Todaiji bronze statue of BuddhaAfter a quick lunch of Ramen noodles at a small restaurant in the park, we headed for Todai-ji (Great Eastern temple), another important Buddhist temple, to catch a glimpse of Japan’s largest bronze statue of Buddha.

Todai-ji temple
Todai-ji temple

The entire temple complex was spectacular with smaller Buddhist statues and models of the former and current buildings on display inside the great hall. We discovered a pillar with a hole in its base that was believed to be of the same size as the great Buddha’s nostril. When we were informed about the legend, we got super excited. It is said, those who could squeeze through the hole would be granted enlightenment in their next life. Unfortunately, it was no child’s play to achieve such a feat as the opening was quite narrow. We had to give up after spending quite a bit of time trying to wriggle through. It was fun though!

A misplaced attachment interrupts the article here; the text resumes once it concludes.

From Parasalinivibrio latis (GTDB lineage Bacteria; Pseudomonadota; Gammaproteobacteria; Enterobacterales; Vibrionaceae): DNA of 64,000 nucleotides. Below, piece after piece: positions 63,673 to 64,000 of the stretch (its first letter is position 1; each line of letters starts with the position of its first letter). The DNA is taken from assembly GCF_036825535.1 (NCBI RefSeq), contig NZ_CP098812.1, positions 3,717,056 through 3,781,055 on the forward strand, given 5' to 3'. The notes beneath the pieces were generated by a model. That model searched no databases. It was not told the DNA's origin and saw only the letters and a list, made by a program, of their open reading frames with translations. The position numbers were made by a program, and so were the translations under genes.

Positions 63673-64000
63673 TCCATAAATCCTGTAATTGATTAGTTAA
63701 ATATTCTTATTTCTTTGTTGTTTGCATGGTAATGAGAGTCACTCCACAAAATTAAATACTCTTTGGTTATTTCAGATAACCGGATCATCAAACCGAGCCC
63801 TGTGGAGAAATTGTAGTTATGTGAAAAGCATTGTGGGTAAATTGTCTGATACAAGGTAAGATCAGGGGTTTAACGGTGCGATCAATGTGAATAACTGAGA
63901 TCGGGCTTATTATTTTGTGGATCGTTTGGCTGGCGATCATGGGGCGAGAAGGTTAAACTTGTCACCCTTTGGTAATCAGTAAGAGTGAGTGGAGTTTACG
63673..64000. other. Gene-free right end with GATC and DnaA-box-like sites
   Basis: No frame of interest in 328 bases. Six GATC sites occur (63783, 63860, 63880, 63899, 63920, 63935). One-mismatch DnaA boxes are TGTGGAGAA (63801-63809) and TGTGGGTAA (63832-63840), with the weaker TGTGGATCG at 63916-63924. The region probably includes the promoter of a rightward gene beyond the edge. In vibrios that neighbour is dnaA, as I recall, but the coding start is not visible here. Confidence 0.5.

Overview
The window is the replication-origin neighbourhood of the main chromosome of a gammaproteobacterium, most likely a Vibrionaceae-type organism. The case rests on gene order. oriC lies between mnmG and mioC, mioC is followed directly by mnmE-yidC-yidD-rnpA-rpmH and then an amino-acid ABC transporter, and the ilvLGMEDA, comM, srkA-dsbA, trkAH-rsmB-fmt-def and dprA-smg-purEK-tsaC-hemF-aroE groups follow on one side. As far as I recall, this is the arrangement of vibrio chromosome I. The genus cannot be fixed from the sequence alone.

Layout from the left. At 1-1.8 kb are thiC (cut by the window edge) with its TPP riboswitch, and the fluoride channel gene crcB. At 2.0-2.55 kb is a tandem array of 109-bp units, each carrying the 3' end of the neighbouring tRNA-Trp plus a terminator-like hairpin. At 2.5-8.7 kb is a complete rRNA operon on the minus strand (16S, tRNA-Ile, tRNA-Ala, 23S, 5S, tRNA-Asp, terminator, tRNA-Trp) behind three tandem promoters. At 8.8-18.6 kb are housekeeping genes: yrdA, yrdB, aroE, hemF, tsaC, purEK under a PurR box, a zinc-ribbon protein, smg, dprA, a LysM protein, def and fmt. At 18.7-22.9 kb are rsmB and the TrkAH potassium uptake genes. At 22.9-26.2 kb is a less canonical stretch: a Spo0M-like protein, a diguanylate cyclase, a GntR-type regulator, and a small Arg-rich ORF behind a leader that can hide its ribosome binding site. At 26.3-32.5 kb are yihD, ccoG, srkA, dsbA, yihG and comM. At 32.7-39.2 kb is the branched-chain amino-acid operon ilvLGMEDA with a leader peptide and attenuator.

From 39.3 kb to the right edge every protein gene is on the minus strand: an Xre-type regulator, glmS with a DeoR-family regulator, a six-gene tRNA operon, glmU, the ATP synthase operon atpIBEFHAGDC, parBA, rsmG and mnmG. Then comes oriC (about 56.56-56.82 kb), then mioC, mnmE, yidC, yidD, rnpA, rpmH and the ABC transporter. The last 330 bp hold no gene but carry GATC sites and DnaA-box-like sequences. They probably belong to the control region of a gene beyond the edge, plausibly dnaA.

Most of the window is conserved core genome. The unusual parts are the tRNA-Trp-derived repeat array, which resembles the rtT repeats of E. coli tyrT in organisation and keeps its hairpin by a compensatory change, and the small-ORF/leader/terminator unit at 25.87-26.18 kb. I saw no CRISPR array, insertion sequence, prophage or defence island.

As evening began to set in, we decided to call it a day and started walking towards the mini marketplace near Nara station for some window-shopping. Unable to resist the temptation of trying out the artful traditional sweets known as wagashi, one of the finest examples of Japanese craftsmanship, we bought a couple of boxes to share at the hostel. Happy with our purchases, we finally headed back to our hostel in Shin-Osaka by train (same trains in reverse order).

Thus concluded our first three eventful days in Japan. We took a break from long distance travel and explored the lovely city of Osaka the following day.

How did you find our discovery of Japan so far? Please share your comments below.

Also read: Our adventures in Japan from Day 4 – Day 7.

2 thoughts on “Footloose in the land of cherry blossoms – Part 1”